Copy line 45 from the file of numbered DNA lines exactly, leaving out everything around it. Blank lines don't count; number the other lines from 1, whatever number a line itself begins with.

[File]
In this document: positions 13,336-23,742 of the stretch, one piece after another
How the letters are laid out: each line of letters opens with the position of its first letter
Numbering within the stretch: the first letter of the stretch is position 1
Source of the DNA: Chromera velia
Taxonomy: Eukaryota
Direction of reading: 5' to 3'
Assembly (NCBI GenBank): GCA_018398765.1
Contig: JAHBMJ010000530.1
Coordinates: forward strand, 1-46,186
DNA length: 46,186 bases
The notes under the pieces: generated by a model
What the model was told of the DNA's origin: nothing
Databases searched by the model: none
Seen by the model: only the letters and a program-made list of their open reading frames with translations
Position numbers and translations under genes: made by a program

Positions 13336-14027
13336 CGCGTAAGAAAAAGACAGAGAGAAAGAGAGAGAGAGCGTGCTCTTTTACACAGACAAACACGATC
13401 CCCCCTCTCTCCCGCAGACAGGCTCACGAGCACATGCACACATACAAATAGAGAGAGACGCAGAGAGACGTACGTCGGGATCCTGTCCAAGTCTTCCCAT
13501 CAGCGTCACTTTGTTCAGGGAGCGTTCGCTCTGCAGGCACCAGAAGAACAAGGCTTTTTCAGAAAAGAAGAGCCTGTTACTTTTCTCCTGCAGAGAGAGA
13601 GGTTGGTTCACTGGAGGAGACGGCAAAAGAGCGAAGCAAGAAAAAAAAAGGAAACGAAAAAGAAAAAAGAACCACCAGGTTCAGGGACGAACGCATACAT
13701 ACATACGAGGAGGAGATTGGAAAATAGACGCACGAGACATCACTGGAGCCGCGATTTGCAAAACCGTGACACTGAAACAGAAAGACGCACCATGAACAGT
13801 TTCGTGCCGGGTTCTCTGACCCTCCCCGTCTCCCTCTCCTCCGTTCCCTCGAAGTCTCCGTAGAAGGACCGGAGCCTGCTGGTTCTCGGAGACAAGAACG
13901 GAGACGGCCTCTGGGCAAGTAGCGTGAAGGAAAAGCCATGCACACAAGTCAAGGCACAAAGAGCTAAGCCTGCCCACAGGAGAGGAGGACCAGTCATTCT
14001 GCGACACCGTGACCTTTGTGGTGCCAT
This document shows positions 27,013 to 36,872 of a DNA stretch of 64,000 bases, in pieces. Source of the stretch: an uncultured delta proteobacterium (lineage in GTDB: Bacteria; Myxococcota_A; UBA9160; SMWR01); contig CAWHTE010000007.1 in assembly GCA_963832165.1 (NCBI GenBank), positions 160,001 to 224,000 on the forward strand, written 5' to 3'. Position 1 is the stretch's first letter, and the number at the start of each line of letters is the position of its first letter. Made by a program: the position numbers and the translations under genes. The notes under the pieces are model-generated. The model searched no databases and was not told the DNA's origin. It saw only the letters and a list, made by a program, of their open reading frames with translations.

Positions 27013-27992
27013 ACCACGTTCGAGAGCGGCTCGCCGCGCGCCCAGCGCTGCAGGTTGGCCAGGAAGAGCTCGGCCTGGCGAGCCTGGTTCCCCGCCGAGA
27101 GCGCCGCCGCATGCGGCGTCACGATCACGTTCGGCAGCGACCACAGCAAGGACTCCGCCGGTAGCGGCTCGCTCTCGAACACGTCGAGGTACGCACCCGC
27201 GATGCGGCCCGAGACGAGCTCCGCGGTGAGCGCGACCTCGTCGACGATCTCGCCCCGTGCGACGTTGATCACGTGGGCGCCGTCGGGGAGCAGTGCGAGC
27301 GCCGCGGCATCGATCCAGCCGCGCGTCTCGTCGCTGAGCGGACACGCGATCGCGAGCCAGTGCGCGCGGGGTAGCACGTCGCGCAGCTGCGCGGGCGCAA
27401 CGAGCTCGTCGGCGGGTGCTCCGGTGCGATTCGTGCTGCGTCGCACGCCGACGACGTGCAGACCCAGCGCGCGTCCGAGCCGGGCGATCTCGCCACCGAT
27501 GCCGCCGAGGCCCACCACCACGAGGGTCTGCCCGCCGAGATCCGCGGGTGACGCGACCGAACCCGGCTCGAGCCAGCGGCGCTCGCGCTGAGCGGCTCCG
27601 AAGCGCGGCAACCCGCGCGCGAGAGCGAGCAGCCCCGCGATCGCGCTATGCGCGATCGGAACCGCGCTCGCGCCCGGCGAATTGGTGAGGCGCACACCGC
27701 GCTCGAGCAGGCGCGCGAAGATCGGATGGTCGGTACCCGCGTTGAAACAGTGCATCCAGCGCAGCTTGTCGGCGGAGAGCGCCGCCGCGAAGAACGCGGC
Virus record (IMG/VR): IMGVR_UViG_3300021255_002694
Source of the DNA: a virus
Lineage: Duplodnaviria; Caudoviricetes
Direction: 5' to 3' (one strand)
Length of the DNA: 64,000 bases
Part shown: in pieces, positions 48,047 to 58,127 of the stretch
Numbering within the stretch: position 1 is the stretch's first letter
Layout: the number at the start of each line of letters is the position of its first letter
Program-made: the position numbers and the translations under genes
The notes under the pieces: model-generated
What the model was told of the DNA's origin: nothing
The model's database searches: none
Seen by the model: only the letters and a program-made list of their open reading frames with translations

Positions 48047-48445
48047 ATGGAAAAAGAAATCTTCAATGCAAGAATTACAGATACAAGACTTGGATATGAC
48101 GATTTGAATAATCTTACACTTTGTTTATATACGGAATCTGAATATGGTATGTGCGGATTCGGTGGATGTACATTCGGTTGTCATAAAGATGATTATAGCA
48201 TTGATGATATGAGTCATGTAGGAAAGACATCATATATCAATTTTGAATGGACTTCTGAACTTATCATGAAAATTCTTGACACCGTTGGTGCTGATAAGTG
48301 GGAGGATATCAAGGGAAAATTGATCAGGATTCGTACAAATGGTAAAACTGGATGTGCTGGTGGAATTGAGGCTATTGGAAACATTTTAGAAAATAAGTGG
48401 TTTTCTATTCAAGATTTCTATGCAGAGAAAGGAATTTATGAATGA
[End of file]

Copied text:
What the model was told of the DNA's origin: nothing